There’s history here, so let’s deal with that straight away. Q-Tip produced Kamaal The Abstract way back in 2001, but it was never released. Some classic record label tripe was thrown his way about its ‘lack of accessibility’. Since then, he’s gone on to release his ‘second’ album, The Reniassance, to worthy acclaim, while KTA has been on the backburner. Bearing in mind the way in which albums like Outkast’s Speakerboxxx/The Love Below and Gnarls Barkley's debut took the reins for the kind of ‘fusion’ offered on Kamaal… into the mainstream conciousness, it could seem like a record now dates, even, ironically, derivative.
Not the case. Q-Tip is one of hip-hop’s many elder statesmen, and seeing how Speech Debelle has won a Mercury, Mos Def makes a (slight) return to form and the omnipotent Jaz-Z bouncing back with Blueprint III, now is as good a time as ever to make his return. But where those other artists have played on the traditions of the genre, Kamaal The Abstract showcases Q-Tip’s fearless step out of line, creating an album that owes more to classic Miles Davis jazz, Motown groove and contemporary Badu/Scott soul that to his rhyme spitting past.
The opening triplet of tracks is the prime case in point. ‘Feelin’’ ebbs from misleading standard hip hop beginnings into a full blown jazzy rock stomper, with Hammond organ to boot. The funky-as-fuck ‘Do You Dig U’ makes you thank your lucky stars that Jay Kay has stuck to his cars, utilising a wonderful jazz collective to perfect effect. ‘Barely In Love’ and ‘Damn You’re Cool’ are wonderfully crafted pop soul anthems while the final three tracks, ‘Even If It Is So’ could keep those Tribe... lovers true.
The earnest nature of his lyrical musings isn’t diluted by the upbeat nature of the music. The aforementioned ‘Even If It Is So’ tells the story of a woman working “at Mickey D’s 10 to 5/Wal-Mart 6-12/saving up enough for school/her little girl is doing well” before flowing into a chorus of “de-bom-bom”. It may seem disingenuous, but it’s a perfect example of Tip’s lyrical positivity which has never been lost. His honesty is key throughout, both musically and lyrically.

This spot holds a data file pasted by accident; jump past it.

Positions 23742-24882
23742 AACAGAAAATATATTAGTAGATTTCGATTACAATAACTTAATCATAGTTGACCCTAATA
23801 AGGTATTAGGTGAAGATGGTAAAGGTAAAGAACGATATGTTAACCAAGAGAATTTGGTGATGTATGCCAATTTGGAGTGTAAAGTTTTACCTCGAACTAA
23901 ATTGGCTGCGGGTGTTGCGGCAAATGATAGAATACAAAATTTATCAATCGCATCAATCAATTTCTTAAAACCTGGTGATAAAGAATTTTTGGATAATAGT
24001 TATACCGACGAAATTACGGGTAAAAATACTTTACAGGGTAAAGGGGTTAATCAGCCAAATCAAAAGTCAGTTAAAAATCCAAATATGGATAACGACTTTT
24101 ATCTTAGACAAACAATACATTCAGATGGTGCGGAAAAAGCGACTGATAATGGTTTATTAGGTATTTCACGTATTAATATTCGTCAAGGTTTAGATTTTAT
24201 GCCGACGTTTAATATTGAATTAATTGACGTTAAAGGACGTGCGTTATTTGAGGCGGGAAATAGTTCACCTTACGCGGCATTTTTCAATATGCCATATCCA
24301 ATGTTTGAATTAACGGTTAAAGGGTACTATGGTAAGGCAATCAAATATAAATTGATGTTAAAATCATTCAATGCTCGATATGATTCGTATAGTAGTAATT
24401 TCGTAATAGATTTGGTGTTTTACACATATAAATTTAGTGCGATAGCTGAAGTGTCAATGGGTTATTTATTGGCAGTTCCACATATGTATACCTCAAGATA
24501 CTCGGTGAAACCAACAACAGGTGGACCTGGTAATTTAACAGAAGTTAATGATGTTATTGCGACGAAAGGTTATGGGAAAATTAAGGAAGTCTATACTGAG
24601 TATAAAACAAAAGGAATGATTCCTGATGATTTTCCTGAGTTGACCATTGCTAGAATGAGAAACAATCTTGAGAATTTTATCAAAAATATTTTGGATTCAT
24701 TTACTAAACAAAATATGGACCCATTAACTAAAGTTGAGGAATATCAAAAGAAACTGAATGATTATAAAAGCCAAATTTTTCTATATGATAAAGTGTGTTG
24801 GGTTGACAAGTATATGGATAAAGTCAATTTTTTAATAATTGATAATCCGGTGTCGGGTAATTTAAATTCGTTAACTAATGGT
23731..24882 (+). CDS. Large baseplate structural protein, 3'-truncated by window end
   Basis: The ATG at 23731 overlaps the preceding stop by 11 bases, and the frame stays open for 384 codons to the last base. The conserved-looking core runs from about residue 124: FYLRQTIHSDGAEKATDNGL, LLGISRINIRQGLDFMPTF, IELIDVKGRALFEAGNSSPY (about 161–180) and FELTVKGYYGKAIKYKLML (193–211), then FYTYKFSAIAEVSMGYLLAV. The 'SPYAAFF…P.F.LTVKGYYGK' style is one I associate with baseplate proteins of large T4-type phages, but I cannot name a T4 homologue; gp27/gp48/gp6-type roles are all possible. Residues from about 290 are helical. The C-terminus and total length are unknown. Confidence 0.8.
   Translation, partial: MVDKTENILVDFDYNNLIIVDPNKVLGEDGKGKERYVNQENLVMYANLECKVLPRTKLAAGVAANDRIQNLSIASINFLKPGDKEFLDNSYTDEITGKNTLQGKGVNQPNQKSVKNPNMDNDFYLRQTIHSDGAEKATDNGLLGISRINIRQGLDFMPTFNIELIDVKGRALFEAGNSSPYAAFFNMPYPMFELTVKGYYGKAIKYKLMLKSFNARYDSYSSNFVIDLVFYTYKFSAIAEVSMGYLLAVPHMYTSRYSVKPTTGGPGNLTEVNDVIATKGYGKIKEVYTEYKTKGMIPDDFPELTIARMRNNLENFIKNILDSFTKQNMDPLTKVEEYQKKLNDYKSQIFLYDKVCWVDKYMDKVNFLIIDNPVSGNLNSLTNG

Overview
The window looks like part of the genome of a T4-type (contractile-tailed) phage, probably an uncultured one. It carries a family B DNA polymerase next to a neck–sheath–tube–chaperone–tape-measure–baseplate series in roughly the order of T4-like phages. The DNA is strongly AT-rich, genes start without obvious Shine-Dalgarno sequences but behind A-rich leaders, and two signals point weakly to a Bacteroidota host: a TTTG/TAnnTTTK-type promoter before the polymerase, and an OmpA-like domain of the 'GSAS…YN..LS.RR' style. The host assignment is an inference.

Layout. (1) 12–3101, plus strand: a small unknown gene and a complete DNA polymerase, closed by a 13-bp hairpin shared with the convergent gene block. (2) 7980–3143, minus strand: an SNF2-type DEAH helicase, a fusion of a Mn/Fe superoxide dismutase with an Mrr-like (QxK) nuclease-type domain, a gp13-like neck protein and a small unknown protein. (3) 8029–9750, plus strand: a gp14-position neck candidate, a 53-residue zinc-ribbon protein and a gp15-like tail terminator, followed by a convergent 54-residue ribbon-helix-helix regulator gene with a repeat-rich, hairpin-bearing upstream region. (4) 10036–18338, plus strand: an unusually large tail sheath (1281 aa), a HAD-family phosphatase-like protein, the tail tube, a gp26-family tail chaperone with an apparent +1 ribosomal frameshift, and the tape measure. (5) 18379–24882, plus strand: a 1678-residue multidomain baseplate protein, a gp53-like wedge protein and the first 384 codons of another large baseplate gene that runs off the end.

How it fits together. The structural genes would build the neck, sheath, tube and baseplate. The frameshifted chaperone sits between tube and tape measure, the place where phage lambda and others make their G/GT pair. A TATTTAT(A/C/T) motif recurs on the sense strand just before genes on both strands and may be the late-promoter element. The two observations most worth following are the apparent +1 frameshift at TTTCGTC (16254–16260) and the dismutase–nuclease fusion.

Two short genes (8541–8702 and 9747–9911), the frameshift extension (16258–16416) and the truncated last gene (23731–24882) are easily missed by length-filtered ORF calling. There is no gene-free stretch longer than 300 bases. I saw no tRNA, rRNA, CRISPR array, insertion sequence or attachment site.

The subtlety of musicianship on each track is quite brilliant. Tip has shown himself to be a formidable producer with the ability to harness each piece of musicianship to his own direction. It sates the musician’s palette perfectly and ensures a classic groove to each track, allowing a variety of instrumental nuances to permeate. There are drones of reverberated guitar, well-placed double time high hats, washes of syncopated guitar licks and false fade outs that demonstrate how meticulously Tip treated this album and, on that level, succeeded in his fusion mission.
The only real qualm to be had with ‘Kamaal’ is that it seems a bit aimless at times. While the album as a whole has enough diversity to hold interest throughout, each track works on one sole melody. That ‘classic groove’ needs that little extra kick up the arse to make each track progress and become truly spectacular. That’s probably where that unmentioned label had its issues, there’s no standout single. But, in all fairness, this album never set out to be flooded with chart topping sale enhancers.
Q-Tip has recognised that he needed a diversion from his own norm to keep his own fire burning, like any worthy musician should. There isn’t another ‘Breathe and Stop’ and that will probably appeal more to the old guard. 'Ahead of his time' is the wrong turn of phrase, but 'irrelevant' would certainly be even less accurate.
8William Grant's Score